Why Hillary Clinton Should Just Stop Trying To Explain Her Election Loss
Nearly seven months ago, former Secretary of State Hillary Clinton lost the presidential election, and people are still asking her why. Time and again, she's dutifully answered, but Hillary Clinton should stop explaining her election loss, because she'll never satisfy everyone, and she shouldn't have to. She ran her campaign the best that she could, but it was never her responsibility to protect the United States from a Trump presidency — that was the responsibility of every registered voter. She doesn't need to apologize for America's mistake; she did all she could to prevent it.
Clinton has mentioned some factors that contributed to her loss, such as Russian interference, the WikiLeaks dump of campaign emails, and the specious and overly-publicized FBI investigation into her email server. Critics refer to this as "blaming" everyone but herself, but that's simply untrue. In her latest interview at Recode's Code Conference on Wednesday, Clinton stated, "I take responsibility for every decision I make," and yet the reactions to it only focus on her mentions of the Democratic National Committee, former FBI director James Comey, and the media. "In election blame game, it's time for Hillary Clinton to take her share," read one opinion headline. Another news piece said that she was "running out of excuses for why she lost" while another falsely claimed that she blamed her loss on Facebook and Netflix.
Clinton isn't shifting the blame; she's always said that she's ultimately responsible for her loss. But when pressed, she's offered explanations — completely factual explanations — for why she lost, not whose fault it was. Polling data clearly shows that Clinton's popularity dropped dramatically after Comey announced that the FBI was reopening its investigation of her just days before the election. It dropped after the WikiLeaks dump, as well. Clinton's not saying anything that anybody doesn't already know.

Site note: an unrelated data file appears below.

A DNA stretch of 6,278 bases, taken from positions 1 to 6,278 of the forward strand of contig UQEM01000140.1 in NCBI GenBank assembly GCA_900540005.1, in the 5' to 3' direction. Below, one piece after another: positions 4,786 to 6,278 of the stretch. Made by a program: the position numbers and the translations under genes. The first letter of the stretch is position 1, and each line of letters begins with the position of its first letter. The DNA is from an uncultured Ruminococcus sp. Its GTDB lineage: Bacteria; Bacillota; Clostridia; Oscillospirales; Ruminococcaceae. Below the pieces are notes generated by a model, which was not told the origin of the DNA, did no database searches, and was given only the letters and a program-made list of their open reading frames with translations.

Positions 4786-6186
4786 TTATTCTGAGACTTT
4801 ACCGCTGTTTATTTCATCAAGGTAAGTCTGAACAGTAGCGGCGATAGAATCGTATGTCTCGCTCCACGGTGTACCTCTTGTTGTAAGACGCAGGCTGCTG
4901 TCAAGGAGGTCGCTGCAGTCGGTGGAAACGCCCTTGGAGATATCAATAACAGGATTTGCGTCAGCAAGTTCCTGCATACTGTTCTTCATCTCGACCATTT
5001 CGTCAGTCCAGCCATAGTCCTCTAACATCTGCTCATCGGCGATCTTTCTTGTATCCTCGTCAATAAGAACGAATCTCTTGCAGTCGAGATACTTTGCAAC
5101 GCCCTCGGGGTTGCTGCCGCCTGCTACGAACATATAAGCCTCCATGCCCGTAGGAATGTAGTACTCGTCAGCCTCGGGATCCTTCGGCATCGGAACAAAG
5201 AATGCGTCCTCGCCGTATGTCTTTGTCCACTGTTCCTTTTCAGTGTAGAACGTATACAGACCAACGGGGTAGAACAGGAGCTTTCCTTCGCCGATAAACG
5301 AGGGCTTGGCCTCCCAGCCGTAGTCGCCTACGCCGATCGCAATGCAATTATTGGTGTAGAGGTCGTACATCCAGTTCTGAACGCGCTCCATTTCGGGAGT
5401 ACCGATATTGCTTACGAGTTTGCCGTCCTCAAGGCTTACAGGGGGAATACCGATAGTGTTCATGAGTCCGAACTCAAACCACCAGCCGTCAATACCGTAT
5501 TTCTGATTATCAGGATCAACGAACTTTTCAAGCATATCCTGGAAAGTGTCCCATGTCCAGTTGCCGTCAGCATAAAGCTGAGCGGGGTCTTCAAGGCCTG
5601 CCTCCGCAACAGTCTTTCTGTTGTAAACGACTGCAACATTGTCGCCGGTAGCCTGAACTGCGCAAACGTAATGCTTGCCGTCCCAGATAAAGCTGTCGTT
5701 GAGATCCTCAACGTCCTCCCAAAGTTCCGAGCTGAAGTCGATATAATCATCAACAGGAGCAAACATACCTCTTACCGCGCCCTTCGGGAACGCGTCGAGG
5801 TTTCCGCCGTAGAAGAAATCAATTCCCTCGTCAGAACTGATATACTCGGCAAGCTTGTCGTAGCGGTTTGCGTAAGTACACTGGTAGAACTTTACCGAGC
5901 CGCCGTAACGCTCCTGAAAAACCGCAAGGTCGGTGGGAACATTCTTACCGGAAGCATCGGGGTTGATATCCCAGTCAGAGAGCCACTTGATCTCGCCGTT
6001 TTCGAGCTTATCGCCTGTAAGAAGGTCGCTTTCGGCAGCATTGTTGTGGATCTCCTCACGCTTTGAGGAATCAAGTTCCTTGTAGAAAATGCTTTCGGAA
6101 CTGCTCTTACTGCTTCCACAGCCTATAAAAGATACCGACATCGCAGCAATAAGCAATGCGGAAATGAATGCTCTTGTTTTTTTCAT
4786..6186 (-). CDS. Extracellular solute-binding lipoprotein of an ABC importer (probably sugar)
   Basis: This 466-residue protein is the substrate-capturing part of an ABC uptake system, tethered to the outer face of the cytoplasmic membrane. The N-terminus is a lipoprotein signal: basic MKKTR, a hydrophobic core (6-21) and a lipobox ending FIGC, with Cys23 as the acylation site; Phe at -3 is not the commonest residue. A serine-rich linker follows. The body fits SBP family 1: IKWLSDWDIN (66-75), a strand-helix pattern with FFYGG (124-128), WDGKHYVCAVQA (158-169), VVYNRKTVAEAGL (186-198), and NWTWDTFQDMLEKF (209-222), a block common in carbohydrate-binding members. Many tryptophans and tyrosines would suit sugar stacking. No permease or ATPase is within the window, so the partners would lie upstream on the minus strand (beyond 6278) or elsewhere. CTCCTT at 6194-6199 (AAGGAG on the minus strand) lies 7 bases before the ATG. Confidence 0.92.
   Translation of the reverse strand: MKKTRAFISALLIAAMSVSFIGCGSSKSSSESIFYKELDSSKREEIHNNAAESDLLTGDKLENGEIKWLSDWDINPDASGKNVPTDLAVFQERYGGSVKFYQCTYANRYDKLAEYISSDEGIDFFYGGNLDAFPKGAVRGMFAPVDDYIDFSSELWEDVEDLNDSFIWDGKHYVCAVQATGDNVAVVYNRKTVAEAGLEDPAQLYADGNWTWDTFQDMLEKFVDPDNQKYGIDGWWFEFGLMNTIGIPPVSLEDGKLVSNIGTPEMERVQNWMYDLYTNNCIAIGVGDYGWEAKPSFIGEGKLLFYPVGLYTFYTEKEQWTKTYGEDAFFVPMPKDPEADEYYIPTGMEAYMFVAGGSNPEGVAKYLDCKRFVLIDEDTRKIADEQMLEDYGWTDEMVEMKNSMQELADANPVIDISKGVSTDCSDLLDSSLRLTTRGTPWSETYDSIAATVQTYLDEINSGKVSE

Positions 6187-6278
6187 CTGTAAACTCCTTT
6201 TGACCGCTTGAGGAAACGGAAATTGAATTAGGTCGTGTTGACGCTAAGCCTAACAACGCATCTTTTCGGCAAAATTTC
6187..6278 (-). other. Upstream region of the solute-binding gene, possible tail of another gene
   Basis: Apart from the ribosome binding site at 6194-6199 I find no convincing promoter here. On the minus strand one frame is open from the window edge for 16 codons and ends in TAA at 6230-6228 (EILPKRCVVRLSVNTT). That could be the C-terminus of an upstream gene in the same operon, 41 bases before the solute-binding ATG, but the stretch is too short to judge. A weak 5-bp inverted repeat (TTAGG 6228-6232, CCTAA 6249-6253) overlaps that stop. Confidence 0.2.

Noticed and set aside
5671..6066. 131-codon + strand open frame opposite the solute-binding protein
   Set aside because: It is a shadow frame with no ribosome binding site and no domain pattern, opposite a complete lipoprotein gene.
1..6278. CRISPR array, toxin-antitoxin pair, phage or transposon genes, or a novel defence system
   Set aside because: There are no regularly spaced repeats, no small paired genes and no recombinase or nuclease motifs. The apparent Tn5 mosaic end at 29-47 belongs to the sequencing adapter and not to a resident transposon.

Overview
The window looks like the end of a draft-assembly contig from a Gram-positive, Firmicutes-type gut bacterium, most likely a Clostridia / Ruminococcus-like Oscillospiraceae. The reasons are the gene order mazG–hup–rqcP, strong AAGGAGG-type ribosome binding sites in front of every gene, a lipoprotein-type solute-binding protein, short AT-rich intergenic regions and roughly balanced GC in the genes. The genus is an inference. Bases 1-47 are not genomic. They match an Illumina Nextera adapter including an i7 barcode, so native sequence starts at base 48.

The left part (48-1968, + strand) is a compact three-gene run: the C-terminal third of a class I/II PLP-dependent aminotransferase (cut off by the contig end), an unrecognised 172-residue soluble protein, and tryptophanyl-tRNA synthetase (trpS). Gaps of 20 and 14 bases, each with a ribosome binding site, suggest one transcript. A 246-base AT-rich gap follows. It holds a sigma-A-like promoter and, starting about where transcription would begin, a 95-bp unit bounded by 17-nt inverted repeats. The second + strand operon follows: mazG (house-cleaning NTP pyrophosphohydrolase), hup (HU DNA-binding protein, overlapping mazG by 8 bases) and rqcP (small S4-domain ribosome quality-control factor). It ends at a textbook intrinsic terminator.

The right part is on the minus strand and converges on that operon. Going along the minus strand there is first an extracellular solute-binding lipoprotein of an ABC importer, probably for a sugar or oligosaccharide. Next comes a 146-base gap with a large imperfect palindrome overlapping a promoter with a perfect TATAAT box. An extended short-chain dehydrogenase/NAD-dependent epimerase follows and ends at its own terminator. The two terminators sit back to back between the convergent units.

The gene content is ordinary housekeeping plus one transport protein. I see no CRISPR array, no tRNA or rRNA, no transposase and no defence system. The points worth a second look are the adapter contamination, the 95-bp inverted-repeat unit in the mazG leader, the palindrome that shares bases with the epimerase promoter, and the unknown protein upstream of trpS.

She's also not the first candidate to try to explain her loss, though she's undoubtedly the most-hounded one. When Florida Sen. Marco Rubio dropped out of the race last March, he blamed Ohio Gov. John Kasich for siphoning off his votes. When Kasich conceded two months later, he blamed a lack of money and later, the media. And Texas Sen. Ted Cruz said that Fox News was to blame for his loss to Trump. Going back further, former Gov. Mitt Romney blamed his 2012 loss on "gifts" President Obama gave minorities and young voters (that would be health care, thanks Obama). Besides Clinton, only Arizona Sen. John McCain has blamed himself for losing the presidency, telling supporters in 2008, "We fought as hard as we could. And though we fell short, the failure is mine, not yours."
Clinton has consistently taken the blame for her loss; at a Women for Women International summit in May, she told CNN's Christiane Amanpour, "I take absolute personal responsibility. I was the candidate, I was the person who was on the ballot. I am very aware of the challenges, the problems, the shortfalls that we had." In a May New York Magazine interview, she said, "I take responsibility, I admit that I’m not a perfect candidate." When asked why she thought her detractors claimed she wasn't shouldering the blame, she quipped, "Oh, I don’t know, you’d have to talk to a psychologist about it." And, according to a Fortune analysis of every single televised concession speech, going back 64 years, Clinton is the only candidate to ever apologize in a concession speech for losing. "I’m sorry that we did not win this election for the values we share and the vision we hold for our country," she said in her concession speech.
She shouldn't have to apologize. For too long, women have apologized for speaking up in business meetings or taking up space on a sidewalk that a man might otherwise use. Now, the media and much of the public wants Clinton to apologize for becoming the first female U.S. presidential candidate nominated by a major party, and winning the popular vote? She doesn't have a thing to be sorry about, and nobody should try to tell her that she does. The next time a reporter asks Clinton why she lost, she should refuse to answer, because we all know why.